One of the reasons that nonprofits, especially health and human service organizations, have to turn away people is that there is a persistent myth that somehow, and for some unknown reason, non-profits don’t need profits, that they don’t need to pay their people, invest in systems, or put money aside for the future. And this archaic, unproven, and inherently illogical myth is a direct consequence of the culture of scarcity that has plagued the sector for decades.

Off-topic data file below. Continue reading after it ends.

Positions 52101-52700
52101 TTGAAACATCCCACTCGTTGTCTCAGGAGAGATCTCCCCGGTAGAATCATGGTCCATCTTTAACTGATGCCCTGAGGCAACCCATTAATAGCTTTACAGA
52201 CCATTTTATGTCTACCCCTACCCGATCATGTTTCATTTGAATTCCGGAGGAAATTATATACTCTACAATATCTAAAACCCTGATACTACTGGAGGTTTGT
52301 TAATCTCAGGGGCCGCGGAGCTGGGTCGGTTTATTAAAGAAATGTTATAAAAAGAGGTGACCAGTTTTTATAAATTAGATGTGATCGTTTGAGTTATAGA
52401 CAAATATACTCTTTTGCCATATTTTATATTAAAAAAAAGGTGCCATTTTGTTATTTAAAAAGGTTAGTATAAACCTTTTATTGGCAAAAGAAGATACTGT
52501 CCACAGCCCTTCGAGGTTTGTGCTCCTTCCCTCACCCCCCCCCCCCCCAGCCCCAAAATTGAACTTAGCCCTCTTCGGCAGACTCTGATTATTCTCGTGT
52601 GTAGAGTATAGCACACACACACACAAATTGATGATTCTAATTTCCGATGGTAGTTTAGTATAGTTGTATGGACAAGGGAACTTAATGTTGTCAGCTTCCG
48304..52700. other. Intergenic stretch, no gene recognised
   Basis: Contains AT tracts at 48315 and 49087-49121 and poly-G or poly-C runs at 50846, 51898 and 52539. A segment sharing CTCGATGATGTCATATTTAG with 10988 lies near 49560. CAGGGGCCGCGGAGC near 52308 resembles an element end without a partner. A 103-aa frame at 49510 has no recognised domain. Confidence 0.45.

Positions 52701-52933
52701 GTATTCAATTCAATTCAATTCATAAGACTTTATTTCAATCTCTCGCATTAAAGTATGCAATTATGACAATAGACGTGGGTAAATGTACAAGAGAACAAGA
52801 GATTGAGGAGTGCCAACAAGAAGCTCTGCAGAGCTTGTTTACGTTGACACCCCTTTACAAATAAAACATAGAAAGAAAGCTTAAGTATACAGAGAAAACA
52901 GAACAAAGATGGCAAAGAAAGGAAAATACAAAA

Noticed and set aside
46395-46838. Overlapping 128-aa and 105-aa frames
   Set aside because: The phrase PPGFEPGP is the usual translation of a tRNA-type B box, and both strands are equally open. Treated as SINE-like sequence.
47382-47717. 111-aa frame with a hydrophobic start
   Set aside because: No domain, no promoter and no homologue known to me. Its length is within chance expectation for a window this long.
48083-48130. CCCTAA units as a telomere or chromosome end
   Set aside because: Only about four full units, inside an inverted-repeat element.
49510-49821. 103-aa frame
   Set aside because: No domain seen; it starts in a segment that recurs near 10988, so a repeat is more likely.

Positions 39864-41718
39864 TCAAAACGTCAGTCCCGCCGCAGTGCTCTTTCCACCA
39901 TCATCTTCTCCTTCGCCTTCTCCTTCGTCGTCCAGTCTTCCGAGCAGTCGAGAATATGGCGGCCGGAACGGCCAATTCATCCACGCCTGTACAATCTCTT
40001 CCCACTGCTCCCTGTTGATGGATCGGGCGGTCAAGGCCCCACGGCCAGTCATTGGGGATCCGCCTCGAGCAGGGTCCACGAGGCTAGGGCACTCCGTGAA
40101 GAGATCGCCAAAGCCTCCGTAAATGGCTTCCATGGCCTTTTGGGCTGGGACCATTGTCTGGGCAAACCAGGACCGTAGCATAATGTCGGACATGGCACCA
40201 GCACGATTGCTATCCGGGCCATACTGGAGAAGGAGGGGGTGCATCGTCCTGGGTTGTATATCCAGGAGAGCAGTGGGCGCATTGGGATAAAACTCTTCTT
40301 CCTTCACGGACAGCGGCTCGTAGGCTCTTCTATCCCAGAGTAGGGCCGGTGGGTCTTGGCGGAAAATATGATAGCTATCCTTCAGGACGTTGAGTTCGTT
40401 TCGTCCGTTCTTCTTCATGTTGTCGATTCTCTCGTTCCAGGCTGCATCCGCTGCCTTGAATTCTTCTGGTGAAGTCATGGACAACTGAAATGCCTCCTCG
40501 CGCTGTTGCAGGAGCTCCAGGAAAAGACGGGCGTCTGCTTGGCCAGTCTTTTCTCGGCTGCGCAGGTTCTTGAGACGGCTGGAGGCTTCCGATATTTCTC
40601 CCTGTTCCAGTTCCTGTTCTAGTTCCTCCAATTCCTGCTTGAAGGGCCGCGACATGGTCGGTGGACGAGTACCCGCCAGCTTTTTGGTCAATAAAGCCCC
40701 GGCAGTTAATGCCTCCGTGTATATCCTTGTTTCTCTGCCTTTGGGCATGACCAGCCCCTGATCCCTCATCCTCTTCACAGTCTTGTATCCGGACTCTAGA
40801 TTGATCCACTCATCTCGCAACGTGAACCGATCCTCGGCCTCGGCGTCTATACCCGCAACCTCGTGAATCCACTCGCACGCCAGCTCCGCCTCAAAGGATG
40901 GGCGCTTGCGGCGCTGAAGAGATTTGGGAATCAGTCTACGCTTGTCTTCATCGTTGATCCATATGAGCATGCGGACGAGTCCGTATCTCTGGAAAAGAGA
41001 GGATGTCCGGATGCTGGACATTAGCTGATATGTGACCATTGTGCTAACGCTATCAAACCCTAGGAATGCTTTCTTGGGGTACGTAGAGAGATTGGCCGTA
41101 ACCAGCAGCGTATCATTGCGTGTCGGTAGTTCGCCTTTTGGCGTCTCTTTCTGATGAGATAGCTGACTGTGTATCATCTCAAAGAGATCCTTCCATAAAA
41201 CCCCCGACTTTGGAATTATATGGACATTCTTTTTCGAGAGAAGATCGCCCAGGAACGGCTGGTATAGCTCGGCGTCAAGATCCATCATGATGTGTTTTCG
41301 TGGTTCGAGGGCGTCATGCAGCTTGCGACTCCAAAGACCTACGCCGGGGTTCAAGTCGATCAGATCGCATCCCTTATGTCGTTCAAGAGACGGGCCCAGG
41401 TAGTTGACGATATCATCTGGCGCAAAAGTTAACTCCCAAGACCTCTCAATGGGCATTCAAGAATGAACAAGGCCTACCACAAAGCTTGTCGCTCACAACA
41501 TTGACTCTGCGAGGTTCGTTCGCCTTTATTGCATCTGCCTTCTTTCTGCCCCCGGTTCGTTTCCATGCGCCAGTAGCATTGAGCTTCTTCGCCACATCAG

Nonprofits are afraid of losing funding, program officers are afraid of looking foolish, donors are afraid of wasting their money, boards are afraid of being seen as ineffective.

We need to change how we think. We must embrace a sustainability mindset, an impact mindset, and unleash the potential of social sector organizations to ensure that no one is ever denied access to a safe shelter or a warm meal or medical care or a hand up the ladder of economic opportunity. We must own our possibilities and our vision of a more just and equitable world.

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